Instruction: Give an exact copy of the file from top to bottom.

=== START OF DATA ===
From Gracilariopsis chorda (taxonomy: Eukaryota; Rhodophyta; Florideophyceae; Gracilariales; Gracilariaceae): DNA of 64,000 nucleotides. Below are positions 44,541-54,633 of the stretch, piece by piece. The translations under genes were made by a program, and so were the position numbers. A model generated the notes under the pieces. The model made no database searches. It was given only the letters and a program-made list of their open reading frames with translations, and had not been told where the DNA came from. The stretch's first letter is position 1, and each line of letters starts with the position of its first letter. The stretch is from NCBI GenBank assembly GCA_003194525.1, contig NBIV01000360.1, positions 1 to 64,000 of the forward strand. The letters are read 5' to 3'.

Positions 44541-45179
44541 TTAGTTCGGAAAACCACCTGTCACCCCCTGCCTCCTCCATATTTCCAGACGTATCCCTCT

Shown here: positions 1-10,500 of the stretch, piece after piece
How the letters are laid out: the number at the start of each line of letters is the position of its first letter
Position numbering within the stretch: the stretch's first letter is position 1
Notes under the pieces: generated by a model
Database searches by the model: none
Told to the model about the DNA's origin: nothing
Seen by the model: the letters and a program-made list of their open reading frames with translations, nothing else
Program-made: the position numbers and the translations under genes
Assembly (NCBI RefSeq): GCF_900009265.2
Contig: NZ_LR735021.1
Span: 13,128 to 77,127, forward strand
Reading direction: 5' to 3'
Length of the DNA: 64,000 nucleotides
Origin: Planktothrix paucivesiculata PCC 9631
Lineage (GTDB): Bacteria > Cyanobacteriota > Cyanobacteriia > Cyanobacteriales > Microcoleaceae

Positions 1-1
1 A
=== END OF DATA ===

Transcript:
From Gracilariopsis chorda (taxonomy: Eukaryota; Rhodophyta; Florideophyceae; Gracilariales; Gracilariaceae): DNA of 64,000 nucleotides. Below are positions 44,541-54,633 of the stretch, piece by piece. The translations under genes were made by a program, and so were the position numbers. A model generated the notes under the pieces. The model made no database searches. It was given only the letters and a program-made list of their open reading frames with translations, and had not been told where the DNA came from. The stretch's first letter is position 1, and each line of letters starts with the position of its first letter. The stretch is from NCBI GenBank assembly GCA_003194525.1, contig NBIV01000360.1, positions 1 to 64,000 of the forward strand. The letters are read 5' to 3'.

Positions 44541-45179
44541 TTAGTTCGGAAAACCACCTGTCACCCCCTGCCTCCTCCATATTTCCAGACGTATCCCTCT

Shown here: positions 1-10,500 of the stretch, piece after piece
How the letters are laid out: the number at the start of each line of letters is the position of its first letter
Position numbering within the stretch: the stretch's first letter is position 1
Notes under the pieces: generated by a model
Database searches by the model: none
Told to the model about the DNA's origin: nothing
Seen by the model: the letters and a program-made list of their open reading frames with translations, nothing else
Program-made: the position numbers and the translations under genes
Assembly (NCBI RefSeq): GCF_900009265.2
Contig: NZ_LR735021.1
Span: 13,128 to 77,127, forward strand
Reading direction: 5' to 3'
Length of the DNA: 64,000 nucleotides
Origin: Planktothrix paucivesiculata PCC 9631
Lineage (GTDB): Bacteria > Cyanobacteriota > Cyanobacteriia > Cyanobacteriales > Microcoleaceae

Positions 1-1
1 A